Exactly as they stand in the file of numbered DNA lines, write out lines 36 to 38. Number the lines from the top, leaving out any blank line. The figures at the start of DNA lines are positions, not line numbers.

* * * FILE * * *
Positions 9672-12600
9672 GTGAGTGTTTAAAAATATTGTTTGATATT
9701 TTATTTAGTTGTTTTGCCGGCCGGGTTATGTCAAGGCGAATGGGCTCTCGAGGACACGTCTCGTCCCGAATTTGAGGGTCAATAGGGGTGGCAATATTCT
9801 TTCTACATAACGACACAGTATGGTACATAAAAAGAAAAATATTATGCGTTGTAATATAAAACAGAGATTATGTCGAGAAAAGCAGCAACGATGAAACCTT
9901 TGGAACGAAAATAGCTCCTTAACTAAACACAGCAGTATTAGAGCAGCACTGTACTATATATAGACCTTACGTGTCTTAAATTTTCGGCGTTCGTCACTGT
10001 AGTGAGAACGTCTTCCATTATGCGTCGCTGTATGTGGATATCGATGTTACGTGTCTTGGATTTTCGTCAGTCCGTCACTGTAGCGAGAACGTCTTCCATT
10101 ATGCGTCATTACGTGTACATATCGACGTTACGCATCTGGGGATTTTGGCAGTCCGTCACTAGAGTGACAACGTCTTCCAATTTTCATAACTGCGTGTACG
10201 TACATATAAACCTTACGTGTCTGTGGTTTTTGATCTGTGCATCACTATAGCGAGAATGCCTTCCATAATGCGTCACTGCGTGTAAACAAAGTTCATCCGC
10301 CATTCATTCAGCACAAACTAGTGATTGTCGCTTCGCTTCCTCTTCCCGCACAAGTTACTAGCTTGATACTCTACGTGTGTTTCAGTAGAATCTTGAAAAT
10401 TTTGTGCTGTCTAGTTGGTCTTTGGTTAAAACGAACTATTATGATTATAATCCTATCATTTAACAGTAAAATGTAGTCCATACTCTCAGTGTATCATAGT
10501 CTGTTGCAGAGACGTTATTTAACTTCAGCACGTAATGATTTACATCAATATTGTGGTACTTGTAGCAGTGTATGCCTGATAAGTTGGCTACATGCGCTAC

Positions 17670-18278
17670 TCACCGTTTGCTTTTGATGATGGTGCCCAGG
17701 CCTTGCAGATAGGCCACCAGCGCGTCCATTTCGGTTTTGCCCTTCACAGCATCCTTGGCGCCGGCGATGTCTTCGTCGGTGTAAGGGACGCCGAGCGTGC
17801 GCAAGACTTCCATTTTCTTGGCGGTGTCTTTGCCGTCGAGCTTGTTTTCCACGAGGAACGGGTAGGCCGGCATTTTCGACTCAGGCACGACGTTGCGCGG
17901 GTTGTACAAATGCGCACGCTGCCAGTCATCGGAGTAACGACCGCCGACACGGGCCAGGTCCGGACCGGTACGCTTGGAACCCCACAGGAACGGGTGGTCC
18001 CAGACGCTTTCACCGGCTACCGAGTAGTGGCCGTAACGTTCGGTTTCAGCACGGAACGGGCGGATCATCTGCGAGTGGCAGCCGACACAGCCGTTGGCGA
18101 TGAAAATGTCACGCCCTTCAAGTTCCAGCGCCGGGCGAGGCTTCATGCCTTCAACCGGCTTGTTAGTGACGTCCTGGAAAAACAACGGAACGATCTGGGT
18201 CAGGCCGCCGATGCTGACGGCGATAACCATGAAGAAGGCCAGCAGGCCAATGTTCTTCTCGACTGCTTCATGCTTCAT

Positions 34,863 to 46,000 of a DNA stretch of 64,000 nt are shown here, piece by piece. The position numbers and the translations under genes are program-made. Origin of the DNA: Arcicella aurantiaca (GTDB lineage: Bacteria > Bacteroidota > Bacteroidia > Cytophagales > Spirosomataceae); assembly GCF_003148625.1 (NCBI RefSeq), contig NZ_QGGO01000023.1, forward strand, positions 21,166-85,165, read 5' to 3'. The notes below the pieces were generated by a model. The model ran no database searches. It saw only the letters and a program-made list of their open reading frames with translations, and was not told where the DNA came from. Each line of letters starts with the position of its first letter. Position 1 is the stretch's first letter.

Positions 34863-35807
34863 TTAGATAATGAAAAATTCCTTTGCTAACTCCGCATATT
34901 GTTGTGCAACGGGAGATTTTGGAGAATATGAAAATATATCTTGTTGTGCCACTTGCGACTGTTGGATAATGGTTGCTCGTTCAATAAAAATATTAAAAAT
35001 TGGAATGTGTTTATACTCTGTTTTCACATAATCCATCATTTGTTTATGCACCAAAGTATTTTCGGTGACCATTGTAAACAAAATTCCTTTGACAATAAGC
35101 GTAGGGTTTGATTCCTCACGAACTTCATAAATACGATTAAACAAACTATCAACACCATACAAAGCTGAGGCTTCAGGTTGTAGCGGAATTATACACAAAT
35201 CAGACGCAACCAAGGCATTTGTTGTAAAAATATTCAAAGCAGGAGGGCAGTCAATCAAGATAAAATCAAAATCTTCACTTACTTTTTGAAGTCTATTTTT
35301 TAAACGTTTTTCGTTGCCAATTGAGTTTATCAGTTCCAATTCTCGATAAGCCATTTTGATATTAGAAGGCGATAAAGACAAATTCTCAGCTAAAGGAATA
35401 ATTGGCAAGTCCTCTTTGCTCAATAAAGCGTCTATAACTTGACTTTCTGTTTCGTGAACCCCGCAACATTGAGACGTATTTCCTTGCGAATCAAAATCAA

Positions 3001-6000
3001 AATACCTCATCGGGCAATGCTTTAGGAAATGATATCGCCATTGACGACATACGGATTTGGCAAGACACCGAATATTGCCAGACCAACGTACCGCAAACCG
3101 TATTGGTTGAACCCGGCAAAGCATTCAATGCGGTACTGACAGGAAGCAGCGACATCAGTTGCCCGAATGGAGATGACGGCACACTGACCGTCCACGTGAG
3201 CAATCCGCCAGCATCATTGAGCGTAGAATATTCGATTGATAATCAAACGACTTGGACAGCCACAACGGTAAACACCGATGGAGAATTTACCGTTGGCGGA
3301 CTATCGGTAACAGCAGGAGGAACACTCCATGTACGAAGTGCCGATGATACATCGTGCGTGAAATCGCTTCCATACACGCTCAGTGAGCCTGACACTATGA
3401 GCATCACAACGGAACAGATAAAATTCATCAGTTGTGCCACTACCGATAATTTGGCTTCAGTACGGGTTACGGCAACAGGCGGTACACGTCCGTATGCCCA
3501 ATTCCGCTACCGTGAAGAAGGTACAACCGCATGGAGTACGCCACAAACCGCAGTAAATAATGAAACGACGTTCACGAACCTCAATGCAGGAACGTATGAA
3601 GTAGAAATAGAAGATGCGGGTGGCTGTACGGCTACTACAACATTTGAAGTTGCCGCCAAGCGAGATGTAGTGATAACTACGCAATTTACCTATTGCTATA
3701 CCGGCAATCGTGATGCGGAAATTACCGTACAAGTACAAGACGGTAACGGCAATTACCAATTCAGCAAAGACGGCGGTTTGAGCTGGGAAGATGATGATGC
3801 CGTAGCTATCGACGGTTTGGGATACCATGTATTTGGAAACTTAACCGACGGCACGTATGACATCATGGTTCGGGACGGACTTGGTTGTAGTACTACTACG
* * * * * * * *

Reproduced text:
3601 GTAGAAATAGAAGATGCGGGTGGCTGTACGGCTACTACAACATTTGAAGTTGCCGCCAAGCGAGATGTAGTGATAACTACGCAATTTACCTATTGCTATA
3701 CCGGCAATCGTGATGCGGAAATTACCGTACAAGTACAAGACGGTAACGGCAATTACCAATTCAGCAAAGACGGCGGTTTGAGCTGGGAAGATGATGATGC
3801 CGTAGCTATCGACGGTTTGGGATACCATGTATTTGGAAACTTAACCGACGGCACGTATGACATCATGGTTCGGGACGGACTTGGTTGTAGTACTACTACG